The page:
The folks at St. Anne’s Episcopal Church know what it’s like to wander in the wilderness, but that’s about to stop.
Home is in sight!
The group’s roots go back to 2012 when about 22 people met in the home of Richard and Rebecca Lovelace with the goal of starting a new church.
“We met in my den and we formed a church and we elected the first church governing body. It was me and Pete Hearn and Dan Ennis,” she said, explaining that the trio served as a steering board or governing body.
They began renting the Lackey Chapel on the Coastal Carolina University campus, but that was for Sunday mornings only.
Sunday school classes were in CCU classrooms about a block away and they weren’t allowed to store anything that children might need there, not even wet wipes.
When they wanted to have a weekday Sunday school meeting, Bible study or church supper, they had to find willing church members to welcome them into their homes.
“In some ways it was like going back to the first church, and that’s what I thought about a lot because in the early days of the church, they met in people’s homes,” Lovelace said.
She thinks that practice helped church members get to know each other better.
“You know starting a church with nowhere to go was a scary thing, but Lackey Chapel has been wonderful for us,” she said.
Hearn was also complimentary of Lackey Chapel and the university.
”Lackey Chapel was great. The college was good to us. We didn’t have to do the maintenance to it. It was perfect, but we didn’t have a lot of space and as we grew, we outgrew it,” he said.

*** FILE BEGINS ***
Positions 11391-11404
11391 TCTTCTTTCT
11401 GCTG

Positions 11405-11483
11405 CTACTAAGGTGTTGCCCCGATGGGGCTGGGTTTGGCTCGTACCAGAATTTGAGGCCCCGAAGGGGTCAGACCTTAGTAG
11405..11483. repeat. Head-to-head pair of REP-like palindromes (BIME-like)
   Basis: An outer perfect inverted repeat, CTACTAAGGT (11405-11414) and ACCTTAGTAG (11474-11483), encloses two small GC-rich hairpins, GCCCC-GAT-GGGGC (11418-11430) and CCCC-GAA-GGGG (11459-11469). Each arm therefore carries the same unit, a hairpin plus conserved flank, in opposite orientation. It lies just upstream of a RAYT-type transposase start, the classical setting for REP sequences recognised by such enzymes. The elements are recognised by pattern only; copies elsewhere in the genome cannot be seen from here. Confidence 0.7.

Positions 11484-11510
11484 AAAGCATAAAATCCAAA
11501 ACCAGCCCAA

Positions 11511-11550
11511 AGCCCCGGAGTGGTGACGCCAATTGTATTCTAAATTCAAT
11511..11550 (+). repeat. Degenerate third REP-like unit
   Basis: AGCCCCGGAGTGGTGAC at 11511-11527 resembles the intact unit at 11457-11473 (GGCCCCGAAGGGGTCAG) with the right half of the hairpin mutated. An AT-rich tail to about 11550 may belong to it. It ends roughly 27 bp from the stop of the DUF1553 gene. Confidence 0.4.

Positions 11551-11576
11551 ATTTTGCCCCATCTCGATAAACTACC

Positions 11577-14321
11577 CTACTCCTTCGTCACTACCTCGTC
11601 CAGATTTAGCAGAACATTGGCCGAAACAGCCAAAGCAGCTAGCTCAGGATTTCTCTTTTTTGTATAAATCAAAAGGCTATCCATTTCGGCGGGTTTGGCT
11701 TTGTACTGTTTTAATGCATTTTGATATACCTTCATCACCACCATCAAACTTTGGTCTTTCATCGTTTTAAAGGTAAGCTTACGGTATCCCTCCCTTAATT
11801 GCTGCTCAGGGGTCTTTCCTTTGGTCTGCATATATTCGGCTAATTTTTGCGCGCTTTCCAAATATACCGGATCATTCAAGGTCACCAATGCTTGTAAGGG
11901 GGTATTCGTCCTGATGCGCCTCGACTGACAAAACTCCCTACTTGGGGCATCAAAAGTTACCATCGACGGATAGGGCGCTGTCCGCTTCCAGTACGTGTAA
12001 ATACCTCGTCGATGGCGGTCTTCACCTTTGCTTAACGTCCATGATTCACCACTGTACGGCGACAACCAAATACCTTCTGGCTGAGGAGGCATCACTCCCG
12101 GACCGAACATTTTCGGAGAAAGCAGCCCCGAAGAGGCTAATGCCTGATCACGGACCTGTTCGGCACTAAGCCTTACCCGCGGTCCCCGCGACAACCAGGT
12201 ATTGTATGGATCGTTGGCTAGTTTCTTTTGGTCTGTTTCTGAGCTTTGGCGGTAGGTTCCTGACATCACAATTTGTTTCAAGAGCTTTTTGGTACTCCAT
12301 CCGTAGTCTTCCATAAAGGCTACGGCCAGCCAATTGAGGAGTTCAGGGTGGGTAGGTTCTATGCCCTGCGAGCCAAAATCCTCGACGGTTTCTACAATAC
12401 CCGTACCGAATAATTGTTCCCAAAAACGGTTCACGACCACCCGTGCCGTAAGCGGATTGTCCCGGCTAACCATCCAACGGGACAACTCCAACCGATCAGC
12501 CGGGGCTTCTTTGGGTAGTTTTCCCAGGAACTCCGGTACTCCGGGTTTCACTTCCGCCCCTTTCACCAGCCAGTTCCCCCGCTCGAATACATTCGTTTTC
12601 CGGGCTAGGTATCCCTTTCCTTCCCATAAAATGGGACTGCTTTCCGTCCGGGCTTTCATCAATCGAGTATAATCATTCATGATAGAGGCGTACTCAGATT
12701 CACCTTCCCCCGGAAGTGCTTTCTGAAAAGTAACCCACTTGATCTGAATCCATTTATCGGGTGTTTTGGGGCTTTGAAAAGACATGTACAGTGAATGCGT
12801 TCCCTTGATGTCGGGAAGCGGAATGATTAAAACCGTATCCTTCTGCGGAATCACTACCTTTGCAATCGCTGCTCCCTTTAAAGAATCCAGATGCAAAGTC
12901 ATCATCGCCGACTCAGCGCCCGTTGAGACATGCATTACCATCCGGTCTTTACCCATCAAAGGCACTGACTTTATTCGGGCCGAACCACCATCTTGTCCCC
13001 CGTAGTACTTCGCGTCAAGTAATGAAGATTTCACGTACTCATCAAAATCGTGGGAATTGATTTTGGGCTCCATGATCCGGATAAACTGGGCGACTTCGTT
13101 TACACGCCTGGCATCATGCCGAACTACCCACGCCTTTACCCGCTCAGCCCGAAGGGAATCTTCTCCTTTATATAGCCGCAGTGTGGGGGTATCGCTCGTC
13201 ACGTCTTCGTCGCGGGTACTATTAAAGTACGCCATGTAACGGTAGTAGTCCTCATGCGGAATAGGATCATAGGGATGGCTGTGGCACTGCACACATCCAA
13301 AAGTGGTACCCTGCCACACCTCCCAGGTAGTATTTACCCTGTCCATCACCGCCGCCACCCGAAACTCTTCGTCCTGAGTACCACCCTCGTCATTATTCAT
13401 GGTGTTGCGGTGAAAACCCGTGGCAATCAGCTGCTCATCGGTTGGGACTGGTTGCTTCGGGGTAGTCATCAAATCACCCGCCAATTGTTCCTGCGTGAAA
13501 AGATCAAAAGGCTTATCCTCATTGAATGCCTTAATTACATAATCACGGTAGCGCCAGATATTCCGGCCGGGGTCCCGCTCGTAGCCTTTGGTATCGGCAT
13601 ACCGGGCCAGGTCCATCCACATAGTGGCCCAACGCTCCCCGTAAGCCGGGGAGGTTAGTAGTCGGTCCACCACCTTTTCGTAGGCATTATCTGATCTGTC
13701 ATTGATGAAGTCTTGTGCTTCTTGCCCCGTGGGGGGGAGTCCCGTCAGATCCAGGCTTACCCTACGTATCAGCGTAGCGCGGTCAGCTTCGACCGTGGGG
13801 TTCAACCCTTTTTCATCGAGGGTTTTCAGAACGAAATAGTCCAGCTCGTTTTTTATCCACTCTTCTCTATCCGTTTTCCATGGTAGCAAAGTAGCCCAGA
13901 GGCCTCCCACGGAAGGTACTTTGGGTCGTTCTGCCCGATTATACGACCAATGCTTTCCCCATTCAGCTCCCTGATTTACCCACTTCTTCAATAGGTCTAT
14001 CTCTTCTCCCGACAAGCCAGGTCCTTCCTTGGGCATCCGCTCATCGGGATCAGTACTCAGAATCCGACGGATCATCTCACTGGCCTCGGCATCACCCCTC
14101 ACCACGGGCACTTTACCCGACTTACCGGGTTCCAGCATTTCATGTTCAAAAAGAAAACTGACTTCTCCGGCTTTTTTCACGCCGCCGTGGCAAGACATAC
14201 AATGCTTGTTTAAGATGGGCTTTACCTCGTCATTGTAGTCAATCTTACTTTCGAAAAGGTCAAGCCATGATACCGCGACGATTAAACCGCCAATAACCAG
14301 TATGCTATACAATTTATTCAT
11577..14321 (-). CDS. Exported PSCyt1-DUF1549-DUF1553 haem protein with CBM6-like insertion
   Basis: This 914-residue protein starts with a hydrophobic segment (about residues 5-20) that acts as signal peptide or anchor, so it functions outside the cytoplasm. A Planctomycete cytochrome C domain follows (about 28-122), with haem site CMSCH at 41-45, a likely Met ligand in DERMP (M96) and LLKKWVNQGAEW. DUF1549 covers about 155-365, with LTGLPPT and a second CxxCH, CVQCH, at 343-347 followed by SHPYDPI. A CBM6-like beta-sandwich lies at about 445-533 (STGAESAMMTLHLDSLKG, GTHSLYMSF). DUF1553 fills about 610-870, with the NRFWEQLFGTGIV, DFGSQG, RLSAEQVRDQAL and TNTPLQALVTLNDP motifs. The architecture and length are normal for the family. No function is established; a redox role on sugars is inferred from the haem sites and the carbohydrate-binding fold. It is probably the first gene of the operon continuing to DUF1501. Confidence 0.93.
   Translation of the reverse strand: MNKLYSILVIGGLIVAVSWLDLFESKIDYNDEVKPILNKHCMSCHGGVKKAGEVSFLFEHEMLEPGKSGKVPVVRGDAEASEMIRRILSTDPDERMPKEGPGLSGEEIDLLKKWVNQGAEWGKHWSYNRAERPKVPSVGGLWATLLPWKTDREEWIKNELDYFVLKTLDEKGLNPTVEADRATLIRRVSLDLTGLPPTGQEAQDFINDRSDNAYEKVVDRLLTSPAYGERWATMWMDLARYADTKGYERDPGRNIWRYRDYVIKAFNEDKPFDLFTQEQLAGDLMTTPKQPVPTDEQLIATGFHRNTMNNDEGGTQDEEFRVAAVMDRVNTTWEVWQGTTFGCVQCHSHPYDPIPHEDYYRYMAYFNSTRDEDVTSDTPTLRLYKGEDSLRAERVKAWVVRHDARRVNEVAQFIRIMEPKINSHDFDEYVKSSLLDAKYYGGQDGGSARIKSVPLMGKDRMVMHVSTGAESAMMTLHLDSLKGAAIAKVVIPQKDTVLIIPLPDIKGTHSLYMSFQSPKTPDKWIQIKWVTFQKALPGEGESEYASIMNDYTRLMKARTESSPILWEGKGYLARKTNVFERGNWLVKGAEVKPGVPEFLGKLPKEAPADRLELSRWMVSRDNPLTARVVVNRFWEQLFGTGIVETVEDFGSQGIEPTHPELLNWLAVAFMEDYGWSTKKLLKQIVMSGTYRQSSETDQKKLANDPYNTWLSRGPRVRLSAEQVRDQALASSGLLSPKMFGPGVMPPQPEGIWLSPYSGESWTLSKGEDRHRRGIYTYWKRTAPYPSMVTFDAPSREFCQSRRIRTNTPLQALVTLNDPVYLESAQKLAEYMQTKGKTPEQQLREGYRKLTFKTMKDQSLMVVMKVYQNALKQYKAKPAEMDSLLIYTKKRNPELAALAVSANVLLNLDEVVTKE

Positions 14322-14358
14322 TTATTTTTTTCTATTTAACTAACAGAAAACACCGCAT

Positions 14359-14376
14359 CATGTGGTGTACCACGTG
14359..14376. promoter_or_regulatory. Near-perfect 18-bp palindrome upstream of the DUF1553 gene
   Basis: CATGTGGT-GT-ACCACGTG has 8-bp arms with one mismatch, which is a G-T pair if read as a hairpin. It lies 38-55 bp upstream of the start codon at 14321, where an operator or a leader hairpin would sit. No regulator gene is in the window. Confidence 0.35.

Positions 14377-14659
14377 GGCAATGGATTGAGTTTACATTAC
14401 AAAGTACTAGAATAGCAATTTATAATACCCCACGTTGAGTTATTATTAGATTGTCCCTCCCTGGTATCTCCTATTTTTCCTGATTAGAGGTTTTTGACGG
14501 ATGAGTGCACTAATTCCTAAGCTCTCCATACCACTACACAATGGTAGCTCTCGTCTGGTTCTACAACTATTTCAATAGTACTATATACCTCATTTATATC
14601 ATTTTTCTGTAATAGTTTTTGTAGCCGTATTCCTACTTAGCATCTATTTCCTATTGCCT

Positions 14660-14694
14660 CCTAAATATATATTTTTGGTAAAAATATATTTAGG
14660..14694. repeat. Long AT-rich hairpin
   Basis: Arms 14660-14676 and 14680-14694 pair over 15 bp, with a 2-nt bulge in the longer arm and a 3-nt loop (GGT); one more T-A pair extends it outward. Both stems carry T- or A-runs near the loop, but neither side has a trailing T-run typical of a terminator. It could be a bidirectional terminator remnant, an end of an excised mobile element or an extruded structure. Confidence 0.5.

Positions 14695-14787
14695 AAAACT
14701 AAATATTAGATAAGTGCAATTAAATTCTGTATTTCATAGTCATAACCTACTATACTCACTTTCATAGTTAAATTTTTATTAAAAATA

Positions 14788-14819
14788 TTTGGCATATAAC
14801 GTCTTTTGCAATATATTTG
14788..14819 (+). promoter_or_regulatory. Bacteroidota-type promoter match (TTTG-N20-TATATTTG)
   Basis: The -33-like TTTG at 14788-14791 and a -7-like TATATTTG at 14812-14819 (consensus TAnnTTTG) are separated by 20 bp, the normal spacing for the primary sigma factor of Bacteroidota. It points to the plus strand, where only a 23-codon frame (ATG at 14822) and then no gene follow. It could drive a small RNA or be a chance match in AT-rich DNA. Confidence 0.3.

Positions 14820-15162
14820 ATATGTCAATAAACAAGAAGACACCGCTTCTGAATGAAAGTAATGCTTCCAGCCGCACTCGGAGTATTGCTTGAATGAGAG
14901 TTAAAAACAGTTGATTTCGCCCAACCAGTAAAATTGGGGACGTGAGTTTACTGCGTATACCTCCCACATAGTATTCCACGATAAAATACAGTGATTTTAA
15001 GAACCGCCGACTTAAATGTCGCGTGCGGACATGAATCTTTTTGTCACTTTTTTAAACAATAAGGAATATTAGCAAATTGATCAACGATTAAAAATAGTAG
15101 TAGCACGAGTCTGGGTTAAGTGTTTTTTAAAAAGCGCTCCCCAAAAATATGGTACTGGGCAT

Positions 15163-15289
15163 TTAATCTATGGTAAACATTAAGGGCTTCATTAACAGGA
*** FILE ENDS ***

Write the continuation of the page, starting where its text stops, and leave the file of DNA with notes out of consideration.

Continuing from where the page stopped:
All that is about to change now that the group has purchased and almost finished its renovations on the former Lighthouse Christian Supply store on North Main Street in Conway.
The group had been looking for a home for six or seven years, according to Lovelace. They put a bid on a former building supply store before deciding that wasn’t the right place. They also looked at a fitness center and, more recently, had hoped to buy the old Santee Cooper building in Downtown Conway, before being outbid by Horry County government.
None of that matters to Lovelace now. In fact, missing out on all those buildings was actually a blessing.
About the old bookstore, she said, “The inside looks like a church. Once the Goodwins (the former owners) moved everything out then there was this huge open space, it’s perfect. We are very, very fortunate.”
Rector Rob Donehue began pastoring at St. Anne’s in 2016. He and his wife first lived in North Myrtle Beach while they looked for just the right place to make their home. They found that place in Conway.
Donehue shares Lovelace’s and Hearn’s excitement over the new church building and the vacant lot beside it that the church also bought.
The church hired architect Steve Ursy in September and then contracted with Sellers Construction to do the renovations. He couldn’t be happier with both hires.
Since the beginning of the pandemic, St. Anne’s has been meeting online, but by mid-January or early February they hope to be in their new building and will worship in person there, although they plan to limit the number of worshippers. To let people see the building and get excited about their new home, they put together a display of about 30 to 35 nativity scenes and invited everyone in on Christmas Eve to see them and to help them remember what having a church home feels like.
Donehue says despite stormy weather, they had about 65 or 70 people come. There was even a musician on hand.